Concept Of Divergence Of Signal Passing Through Neuronal Pool

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Figure 46-11

Neuronal Pool

Divergence in multiple tracts

Figure 46-12

"Convergence" of multiple input fibers onto a single neuron. A, Multiple input fibers from a single source. B, Input fibers from multiple separate sources.

Divergence in multiple tracts

"Divergence" in neuronal pathways. A, Divergence within a pathway to cause "amplification" of the signal. B, Divergence into multiple tracts to transmit the signal to separate areas.

Figure 46-12

"Convergence" of multiple input fibers onto a single neuron. A, Multiple input fibers from a single source. B, Input fibers from multiple separate sources.

Divergence of Signals Passing Through Neuronal Pools

Often it is important for weak signals entering a neuronal pool to excite far greater numbers of nerve fibers leaving the pool. This phenomenon is called divergence. Two major types of divergence occur and have entirely different purposes.

An amplifying type of divergence is shown in Figure 46-11 A. This means simply that an input signal spreads to an increasing number of neurons as it passes through successive orders of neurons in its path. This type of divergence is characteristic of the corticospinal pathway in its control of skeletal muscles, with a single large pyramidal cell in the motor cortex capable, under highly facilitated conditions, of exciting as many as 10,000 muscle fibers.

The second type of divergence, shown in Figure 46-115, is divergence into multiple tracts. In this case, the signal is transmitted in two directions from the pool. For instance, information transmitted up the dorsal columns of the spinal cord takes two courses in the lower part of the brain: (1) into the cerebellum and (2) on through the lower regions of the brain to the thalamus and cerebral cortex. Likewise, in the thalamus, almost all sensory information is relayed both into still deeper structures of the thalamus and at the same time to discrete regions of the cerebral cortex.

Convergence of Signals

Convergence means signals from multiple inputs uniting to excite a single neuron. Figure 46-12A shows convergence from a single source. That is, multiple terminals from a single incoming fiber tract terminate on the same neuron. The importance of this is that neurons are almost never excited by an action potential from a single input terminal. But action potentials converging on the neuron from multiple terminals provide enough spatial summation to bring the neuron to the threshold required for discharge.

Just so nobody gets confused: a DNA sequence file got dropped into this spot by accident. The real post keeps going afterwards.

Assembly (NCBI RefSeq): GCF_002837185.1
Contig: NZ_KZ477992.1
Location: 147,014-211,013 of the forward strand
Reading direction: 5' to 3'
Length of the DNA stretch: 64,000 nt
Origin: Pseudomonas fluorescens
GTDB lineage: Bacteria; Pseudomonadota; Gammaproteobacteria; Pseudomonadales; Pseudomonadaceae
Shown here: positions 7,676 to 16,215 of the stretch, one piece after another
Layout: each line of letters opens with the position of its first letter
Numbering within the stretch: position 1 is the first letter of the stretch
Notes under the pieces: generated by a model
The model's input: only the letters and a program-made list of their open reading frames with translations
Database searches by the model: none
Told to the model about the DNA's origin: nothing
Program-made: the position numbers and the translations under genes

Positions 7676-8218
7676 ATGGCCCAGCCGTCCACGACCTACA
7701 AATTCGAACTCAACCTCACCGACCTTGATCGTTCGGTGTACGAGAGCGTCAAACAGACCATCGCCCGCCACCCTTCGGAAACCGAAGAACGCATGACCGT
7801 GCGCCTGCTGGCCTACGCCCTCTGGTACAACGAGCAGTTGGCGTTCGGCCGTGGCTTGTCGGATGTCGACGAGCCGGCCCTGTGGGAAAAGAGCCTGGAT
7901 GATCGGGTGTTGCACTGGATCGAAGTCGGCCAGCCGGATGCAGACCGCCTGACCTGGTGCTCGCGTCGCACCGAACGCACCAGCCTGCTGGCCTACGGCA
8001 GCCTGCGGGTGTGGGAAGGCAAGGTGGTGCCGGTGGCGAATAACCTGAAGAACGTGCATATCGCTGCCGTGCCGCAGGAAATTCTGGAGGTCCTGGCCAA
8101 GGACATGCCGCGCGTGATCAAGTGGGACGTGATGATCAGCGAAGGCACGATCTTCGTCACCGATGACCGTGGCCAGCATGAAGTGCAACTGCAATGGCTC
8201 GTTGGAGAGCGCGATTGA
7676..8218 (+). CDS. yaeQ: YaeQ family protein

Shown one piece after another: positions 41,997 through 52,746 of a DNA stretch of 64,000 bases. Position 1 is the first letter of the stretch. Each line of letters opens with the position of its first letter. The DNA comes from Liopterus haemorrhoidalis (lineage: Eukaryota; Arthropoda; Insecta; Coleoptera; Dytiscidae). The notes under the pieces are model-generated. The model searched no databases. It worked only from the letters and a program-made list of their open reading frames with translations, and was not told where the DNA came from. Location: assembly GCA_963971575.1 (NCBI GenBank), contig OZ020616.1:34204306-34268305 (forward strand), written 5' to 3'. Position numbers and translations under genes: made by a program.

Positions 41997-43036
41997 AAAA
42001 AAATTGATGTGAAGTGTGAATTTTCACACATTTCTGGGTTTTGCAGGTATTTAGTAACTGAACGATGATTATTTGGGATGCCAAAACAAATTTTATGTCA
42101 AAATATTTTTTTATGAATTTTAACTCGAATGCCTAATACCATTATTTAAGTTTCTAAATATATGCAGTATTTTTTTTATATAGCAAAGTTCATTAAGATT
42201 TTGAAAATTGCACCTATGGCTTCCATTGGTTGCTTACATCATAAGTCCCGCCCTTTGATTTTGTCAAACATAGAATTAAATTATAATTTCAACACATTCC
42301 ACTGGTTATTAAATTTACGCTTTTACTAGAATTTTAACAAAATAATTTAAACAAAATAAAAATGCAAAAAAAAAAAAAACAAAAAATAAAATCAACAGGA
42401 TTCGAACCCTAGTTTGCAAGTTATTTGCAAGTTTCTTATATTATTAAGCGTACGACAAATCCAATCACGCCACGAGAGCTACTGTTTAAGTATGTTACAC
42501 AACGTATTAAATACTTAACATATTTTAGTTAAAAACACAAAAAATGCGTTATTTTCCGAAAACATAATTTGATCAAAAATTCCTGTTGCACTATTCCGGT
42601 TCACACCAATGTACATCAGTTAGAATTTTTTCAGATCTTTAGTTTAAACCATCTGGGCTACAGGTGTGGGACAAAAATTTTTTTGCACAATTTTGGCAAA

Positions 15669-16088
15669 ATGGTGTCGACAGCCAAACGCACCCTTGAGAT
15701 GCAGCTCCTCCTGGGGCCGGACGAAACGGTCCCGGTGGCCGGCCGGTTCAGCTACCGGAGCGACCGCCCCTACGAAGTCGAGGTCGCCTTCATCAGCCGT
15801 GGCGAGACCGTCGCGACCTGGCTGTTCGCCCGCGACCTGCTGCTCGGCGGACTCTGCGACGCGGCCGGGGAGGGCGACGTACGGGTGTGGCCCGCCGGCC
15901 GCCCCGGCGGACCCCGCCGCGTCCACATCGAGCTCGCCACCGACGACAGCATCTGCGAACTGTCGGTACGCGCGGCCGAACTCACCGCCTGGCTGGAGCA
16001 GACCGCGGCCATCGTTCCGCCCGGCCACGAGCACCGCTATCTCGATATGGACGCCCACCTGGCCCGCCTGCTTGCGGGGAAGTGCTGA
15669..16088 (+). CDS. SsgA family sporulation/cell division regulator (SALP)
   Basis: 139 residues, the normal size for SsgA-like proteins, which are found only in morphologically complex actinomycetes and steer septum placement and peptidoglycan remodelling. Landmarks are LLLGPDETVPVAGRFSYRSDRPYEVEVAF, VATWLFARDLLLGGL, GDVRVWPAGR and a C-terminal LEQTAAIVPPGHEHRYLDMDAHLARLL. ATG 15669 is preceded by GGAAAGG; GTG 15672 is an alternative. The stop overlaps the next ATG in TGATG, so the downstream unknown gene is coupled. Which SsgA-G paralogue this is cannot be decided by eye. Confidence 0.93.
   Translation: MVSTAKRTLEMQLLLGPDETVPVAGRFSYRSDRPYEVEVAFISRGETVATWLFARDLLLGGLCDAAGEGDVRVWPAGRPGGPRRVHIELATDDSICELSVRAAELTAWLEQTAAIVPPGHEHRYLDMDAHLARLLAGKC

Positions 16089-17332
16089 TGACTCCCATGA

Convergence can also result from input signals (excitatory or inhibitory) from multiple sources, as shown in Figure 46-125. For instance, the interneurons of the spinal cord receive converging signals from (1) peripheral nerve fibers entering the cord, (2) propriospinal fibers passing from one segment of the cord to another, (3) corticospinal fibers from the cerebral cortex, and (4) several other long pathways descending from the brain into the spinal cord. Then the signals from the interneurons converge on the anterior motor neurons to control muscle function.

Such convergence allows summation of information from different sources, and the resulting response is a summated effect of all the different types of information. Convergence is one of the important means by which the central nervous system correlates, sum-mates, and sorts different types of information.

Neuronal Circuit with Both Excitatory and Inhibitory Output Signals

Sometimes an incoming signal to a neuronal pool causes an output excitatory signal going in one direction and at the same time an inhibitory signal going elsewhere. For instance, at the same time that an excitatory signal is transmitted by one set of neurons in the spinal cord to cause forward movement of a leg, an inhibitory signal is transmitted through a separate set of neurons to inhibit the muscles on the back of the leg so that they will not oppose the forward movement. This type of circuit is characteristic for controlling all antagonistic pairs of muscles, and it is called the reciprocal inhibition circuit.

Figure 46-13 shows the means by which the inhibition is achieved. The input fiber directly excites the excitatory output pathway, but it stimulates an intermediate inhibitory neuron (neuron 2), which secretes a different type of transmitter substance to inhibit the second output pathway from the pool. This type of circuit is also important in preventing overactivity in many parts of the brain.

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Responses

  • lalia galbassi
    What is the divergence of the signal?
    9 months ago

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